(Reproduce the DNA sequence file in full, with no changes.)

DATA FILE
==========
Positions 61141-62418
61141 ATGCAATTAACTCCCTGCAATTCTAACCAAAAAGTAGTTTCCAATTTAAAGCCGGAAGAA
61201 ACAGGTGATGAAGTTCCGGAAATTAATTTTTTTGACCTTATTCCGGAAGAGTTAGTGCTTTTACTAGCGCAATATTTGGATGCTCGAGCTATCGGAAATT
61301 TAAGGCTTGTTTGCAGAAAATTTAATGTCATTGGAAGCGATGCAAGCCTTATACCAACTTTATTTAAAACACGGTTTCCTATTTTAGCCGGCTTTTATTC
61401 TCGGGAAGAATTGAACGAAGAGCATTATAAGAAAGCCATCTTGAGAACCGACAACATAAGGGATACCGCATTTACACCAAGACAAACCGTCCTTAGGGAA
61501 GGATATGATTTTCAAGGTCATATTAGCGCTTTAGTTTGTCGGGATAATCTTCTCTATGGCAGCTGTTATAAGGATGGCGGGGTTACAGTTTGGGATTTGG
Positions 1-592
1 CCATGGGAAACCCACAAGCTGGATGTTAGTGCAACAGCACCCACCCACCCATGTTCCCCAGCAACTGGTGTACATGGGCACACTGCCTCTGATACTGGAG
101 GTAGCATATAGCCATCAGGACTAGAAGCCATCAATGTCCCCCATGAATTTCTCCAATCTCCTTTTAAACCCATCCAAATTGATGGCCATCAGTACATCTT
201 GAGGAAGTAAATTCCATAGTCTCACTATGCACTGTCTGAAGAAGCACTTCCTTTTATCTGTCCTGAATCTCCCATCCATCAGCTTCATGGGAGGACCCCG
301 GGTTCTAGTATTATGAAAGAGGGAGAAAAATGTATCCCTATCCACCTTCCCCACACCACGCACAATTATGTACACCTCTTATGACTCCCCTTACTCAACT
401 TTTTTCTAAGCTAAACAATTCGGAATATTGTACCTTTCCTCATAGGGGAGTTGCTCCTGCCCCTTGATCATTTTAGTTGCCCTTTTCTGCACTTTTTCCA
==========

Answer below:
Positions 61141-62418
61141 ATGCAATTAACTCCCTGCAATTCTAACCAAAAAGTAGTTTCCAATTTAAAGCCGGAAGAA
61201 ACAGGTGATGAAGTTCCGGAAATTAATTTTTTTGACCTTATTCCGGAAGAGTTAGTGCTTTTACTAGCGCAATATTTGGATGCTCGAGCTATCGGAAATT
61301 TAAGGCTTGTTTGCAGAAAATTTAATGTCATTGGAAGCGATGCAAGCCTTATACCAACTTTATTTAAAACACGGTTTCCTATTTTAGCCGGCTTTTATTC
61401 TCGGGAAGAATTGAACGAAGAGCATTATAAGAAAGCCATCTTGAGAACCGACAACATAAGGGATACCGCATTTACACCAAGACAAACCGTCCTTAGGGAA
61501 GGATATGATTTTCAAGGTCATATTAGCGCTTTAGTTTGTCGGGATAATCTTCTCTATGGCAGCTGTTATAAGGATGGCGGGGTTACAGTTTGGGATTTGG
Positions 1-592
1 CCATGGGAAACCCACAAGCTGGATGTTAGTGCAACAGCACCCACCCACCCATGTTCCCCAGCAACTGGTGTACATGGGCACACTGCCTCTGATACTGGAG
101 GTAGCATATAGCCATCAGGACTAGAAGCCATCAATGTCCCCCATGAATTTCTCCAATCTCCTTTTAAACCCATCCAAATTGATGGCCATCAGTACATCTT
201 GAGGAAGTAAATTCCATAGTCTCACTATGCACTGTCTGAAGAAGCACTTCCTTTTATCTGTCCTGAATCTCCCATCCATCAGCTTCATGGGAGGACCCCG
301 GGTTCTAGTATTATGAAAGAGGGAGAAAAATGTATCCCTATCCACCTTCCCCACACCACGCACAATTATGTACACCTCTTATGACTCCCCTTACTCAACT
401 TTTTTCTAAGCTAAACAATTCGGAATATTGTACCTTTCCTCATAGGGGAGTTGCTCCTGCCCCTTGATCATTTTAGTTGCCCTTTTCTGCACTTTTTCCA